It chilled me to the core, but being pregnant, and hearing those stories affected me on a completely different level. I’d rub my tummy and think about my big 20 week scan with such fear and worry. I remember thinking what if there was something serious wrong with the baby? What if this big scan revealed some major issue that could not be overcome? What if I went in there and was told that my baby had a very small change of surviving outside of the womb? I was terrified.

Thankfully, my 20 week scan was as normal as could be expected. I remember going home and literally falling to the floor and crying with relief. I cried to let go of the anxiety I’d been holding onto, I cried in thanks to God for being with me along the way, but I also cried for all those women and men who had received bad news. I cried thinking about a women who went into her scan full of hope and joy. Maybe she’d been following her baby’s progress on her app. Noting it was the size of an orange this week, thinking about the future, about names, about cots, nursery colours, feeding routines and everything, but bad news. I could see her lying there. I could see the sonographers face change. I could see the words fatal foetal abnormality.

A friend, of a friend of mine had these words spoken to her at her big scan some years. She and her husband were informed that their baby was ‘incompatible with life’ and was not expected to live outside of the womb. His brain was not developing normally and there was very little chance of him surviving. She decided to carry the baby to term. I cannot imagine her strength. To go on with life, seeing her bump grow, have well-meaning strangers ask her when she was due or touch her tummy, when she knew this much wanted baby was not going to survive. To know she’d have to go through the trauma of labour only to have to face the ultimate horror of watching her baby die. Strong does not cover it. The baby was born on a Tuesday at 8.30pm and died half an hour later.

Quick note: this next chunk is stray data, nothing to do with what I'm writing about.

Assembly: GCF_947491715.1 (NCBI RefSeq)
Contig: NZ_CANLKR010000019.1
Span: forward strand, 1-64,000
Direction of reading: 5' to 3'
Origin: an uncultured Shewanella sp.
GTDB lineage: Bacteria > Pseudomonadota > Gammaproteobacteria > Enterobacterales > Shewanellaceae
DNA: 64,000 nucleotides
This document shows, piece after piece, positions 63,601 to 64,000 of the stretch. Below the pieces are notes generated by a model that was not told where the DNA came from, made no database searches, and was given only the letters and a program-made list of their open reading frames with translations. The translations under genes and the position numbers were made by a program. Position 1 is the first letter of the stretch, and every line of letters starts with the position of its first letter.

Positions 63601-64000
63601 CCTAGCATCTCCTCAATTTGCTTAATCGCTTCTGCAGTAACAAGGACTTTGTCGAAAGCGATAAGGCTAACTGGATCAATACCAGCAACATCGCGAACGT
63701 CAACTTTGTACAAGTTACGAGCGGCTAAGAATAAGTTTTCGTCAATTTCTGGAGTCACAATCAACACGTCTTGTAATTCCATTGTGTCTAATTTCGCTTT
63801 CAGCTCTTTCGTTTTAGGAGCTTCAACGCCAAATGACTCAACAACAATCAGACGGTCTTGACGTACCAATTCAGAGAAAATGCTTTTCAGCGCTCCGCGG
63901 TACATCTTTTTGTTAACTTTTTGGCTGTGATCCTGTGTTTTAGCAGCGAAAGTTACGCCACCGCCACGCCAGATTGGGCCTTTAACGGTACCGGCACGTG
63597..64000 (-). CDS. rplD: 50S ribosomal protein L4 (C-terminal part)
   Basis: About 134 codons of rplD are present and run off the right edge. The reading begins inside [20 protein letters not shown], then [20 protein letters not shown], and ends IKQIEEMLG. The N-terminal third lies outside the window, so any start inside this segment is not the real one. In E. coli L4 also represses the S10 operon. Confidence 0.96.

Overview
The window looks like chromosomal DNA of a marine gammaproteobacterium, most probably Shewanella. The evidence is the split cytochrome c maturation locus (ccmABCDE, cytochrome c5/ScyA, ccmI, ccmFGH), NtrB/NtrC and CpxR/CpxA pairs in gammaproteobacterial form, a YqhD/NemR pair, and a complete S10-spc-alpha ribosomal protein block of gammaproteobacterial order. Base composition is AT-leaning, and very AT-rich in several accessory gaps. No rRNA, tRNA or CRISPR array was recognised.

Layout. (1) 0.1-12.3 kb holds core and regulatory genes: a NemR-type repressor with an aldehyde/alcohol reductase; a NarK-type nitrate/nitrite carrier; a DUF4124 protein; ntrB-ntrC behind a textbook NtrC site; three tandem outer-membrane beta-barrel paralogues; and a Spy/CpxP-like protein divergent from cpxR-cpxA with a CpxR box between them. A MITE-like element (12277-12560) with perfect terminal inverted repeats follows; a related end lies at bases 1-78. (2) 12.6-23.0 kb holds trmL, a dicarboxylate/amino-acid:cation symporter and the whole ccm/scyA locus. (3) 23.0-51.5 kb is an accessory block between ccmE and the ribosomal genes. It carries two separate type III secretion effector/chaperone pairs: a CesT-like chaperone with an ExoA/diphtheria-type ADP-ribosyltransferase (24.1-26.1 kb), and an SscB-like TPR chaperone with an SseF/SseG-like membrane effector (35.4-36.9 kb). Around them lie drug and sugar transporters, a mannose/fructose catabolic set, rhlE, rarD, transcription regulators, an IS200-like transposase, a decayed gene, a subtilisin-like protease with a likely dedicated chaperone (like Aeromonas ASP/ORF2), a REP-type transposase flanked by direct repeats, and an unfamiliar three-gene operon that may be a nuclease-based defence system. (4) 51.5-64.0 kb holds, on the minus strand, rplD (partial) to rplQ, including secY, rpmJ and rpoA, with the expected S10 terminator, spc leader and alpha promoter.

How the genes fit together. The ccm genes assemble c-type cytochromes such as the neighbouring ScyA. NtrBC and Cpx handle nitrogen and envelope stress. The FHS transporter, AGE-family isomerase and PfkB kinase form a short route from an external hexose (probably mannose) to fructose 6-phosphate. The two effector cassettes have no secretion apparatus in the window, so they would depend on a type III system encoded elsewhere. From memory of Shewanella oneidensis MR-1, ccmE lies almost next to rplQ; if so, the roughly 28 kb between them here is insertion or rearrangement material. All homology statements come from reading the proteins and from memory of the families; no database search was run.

To this day, I don’t have the words to express my sorrow. I don’t think I could have kept going after that. But she did. She went on to have another successful pregnancy and is on the outside a happy person with two beautiful children. But I cannot imagine how she got through that time in her life.

Both stories I’ve mentioned, were the result of two distinct choices. One couple decided to take the baby to term. The other didn’t.

I have nothing but the deepest of respect, admiration and empathy for both couples. I cannot and will not judge either. I cannot imagine having to deal with what they went through. I don’t think I’d be strong enough. They probably didn’t think they were strong enough either, but when something like this is thrown at your feet, you have to make a choice.

And I support them in that.

Both couples equally.

Ultimately, until you are faced with a decision like this, I don’t think you can truly say what you’d do. If I was faced with it, I simply don’t know what I would do.

What I do know, is that I would want support and options available to me in my own country. I’d want to be able to have my family around me no matter what my decision. I’d want to be able to go home to my own house and if I needed to, I’d want to be able to recover in my own surroundings. I’d want the right to not have to bring my baby home in a coffin in the boot of my car, or have their ashes delivered to be by a courier, as if it was some online purchase I had just made.

A lot of the debate around the Eighth Amendment is full of hateful, hurtful, vitriol. There seems to be only two sides and if you’re not on one, then it’s assumed you’re on the other. But does it have to be so black and white? Does it have to be so aggresive? Because, for me it’s far, far from that. It’s a deeply complex issue that requires support, understanding and compassion.